“Protect the animal to save the child, protect the child to save the animal”. The European Link Coalition have been actively lobbying and working with the UN on the UN Convention for the Rights of the Child, who recognise the traumatic impact on children who witness abuse to animals.
Abstract- Animal cruelty as an indicator of family traumaYouth who engage in animal cruelty are known to be at increased risk of perpetrating violence on other people in their lives including peers, loved ones, and elder family members. These youths have often been exposed to family violence, including animal cruelty perpetrated on their beloved pets by violent adults. The current study utilizes a data set of 81,000 juvenile offenders whose adverse childhood experiences are known and includes 466 youth who self-report engaging in animal cruelty. Compared to the larger group of juvenile offenders, the children admitting to engaging in animal cruelty are younger at time of first arrest, more likely to be male, and more likely to be White. When looking at their reports of adverse childhood experiences (ACEs), they are more likely than other juvenile offenders to have an array of adverse experiences beyond family violence and to have four or more ACEs. Although the youth who are cruel to animals are already troubled, the fact that they present to law enforcement at early ages provides early opportunities for intervention. Service providers outside the law enforcement field, such as teachers, physicians, veterinarians and animal control officers may be able to identify these vulnerable youth, and refer them to needed services before violence is visited on other humans.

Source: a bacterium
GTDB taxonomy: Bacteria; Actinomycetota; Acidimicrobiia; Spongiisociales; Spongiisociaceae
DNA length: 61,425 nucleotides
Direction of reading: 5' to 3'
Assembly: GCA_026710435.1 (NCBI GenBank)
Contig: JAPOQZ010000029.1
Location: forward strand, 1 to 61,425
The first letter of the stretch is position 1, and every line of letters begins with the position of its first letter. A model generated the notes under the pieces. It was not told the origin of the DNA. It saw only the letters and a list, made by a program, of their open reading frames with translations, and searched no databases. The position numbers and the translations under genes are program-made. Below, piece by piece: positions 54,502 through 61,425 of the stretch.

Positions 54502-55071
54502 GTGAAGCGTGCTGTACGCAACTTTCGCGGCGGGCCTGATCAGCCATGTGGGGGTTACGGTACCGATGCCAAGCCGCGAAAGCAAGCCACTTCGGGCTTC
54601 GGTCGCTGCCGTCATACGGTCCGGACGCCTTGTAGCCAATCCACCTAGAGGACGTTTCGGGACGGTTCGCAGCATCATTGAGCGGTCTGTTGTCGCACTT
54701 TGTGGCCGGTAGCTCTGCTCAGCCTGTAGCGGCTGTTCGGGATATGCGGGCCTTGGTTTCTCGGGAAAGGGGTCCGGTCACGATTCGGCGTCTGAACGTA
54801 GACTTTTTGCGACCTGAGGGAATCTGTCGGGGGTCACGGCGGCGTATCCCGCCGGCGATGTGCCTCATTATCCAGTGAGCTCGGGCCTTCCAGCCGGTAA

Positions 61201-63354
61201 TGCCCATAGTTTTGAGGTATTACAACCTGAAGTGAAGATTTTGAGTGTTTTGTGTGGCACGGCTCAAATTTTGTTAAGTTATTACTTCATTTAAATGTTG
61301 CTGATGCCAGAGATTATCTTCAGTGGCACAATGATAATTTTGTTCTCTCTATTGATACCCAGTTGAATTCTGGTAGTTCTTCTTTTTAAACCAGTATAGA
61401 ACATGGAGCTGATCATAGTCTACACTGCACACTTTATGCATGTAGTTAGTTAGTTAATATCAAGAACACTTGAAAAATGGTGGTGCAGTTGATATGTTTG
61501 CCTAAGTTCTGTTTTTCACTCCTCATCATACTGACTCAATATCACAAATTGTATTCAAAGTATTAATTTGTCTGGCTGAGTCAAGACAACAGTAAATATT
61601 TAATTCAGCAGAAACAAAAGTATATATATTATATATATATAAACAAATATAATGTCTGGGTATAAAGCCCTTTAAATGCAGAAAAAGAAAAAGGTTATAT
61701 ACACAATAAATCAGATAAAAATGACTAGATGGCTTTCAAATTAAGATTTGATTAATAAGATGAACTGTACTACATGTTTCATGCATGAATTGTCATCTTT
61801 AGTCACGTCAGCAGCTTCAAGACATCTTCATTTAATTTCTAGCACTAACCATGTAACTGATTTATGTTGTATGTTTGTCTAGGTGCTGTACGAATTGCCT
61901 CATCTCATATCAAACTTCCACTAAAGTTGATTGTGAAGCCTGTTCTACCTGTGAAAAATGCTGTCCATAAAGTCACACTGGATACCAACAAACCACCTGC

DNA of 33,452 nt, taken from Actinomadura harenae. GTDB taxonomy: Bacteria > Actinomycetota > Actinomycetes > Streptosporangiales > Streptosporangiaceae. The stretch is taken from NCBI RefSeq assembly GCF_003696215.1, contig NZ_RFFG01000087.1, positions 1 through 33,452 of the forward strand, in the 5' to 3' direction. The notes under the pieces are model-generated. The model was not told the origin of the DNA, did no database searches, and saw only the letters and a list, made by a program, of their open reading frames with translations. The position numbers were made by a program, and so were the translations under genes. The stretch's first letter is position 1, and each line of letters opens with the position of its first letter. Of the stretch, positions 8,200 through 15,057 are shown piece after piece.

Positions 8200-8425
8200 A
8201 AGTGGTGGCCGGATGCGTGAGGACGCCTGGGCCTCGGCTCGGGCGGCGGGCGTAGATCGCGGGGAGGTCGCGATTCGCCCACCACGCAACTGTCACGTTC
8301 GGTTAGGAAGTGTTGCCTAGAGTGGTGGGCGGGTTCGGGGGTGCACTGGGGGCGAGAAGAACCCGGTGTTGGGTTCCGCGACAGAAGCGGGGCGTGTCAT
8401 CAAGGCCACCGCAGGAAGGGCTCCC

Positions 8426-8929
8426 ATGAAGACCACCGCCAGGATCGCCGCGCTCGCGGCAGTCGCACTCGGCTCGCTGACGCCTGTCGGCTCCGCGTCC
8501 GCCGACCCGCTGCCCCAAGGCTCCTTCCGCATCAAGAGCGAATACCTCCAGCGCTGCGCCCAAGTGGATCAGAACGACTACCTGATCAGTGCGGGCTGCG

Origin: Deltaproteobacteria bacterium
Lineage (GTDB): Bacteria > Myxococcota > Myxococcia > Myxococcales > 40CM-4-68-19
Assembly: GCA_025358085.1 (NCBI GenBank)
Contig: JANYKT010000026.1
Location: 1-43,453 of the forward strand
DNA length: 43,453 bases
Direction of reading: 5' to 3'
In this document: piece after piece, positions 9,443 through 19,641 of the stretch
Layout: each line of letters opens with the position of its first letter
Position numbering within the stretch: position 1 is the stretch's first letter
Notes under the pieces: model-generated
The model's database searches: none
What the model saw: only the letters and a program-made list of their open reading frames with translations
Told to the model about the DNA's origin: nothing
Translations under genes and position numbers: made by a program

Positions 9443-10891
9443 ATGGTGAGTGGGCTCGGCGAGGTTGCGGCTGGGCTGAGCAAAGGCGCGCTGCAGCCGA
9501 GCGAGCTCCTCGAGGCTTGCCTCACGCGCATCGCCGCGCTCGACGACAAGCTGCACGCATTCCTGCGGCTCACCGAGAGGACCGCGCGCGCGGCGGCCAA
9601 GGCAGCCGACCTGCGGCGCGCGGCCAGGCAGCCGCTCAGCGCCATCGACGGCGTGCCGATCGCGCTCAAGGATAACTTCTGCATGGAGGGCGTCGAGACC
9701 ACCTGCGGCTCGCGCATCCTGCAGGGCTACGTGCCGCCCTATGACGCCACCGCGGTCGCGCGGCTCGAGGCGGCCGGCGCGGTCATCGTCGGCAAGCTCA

The current study extends what is known about the psychometric properties of the CTAQ by using traditional and item response theory analyses.
Patricia Giles Centre – Building Animal Relationships with Kids (BARK) information flyer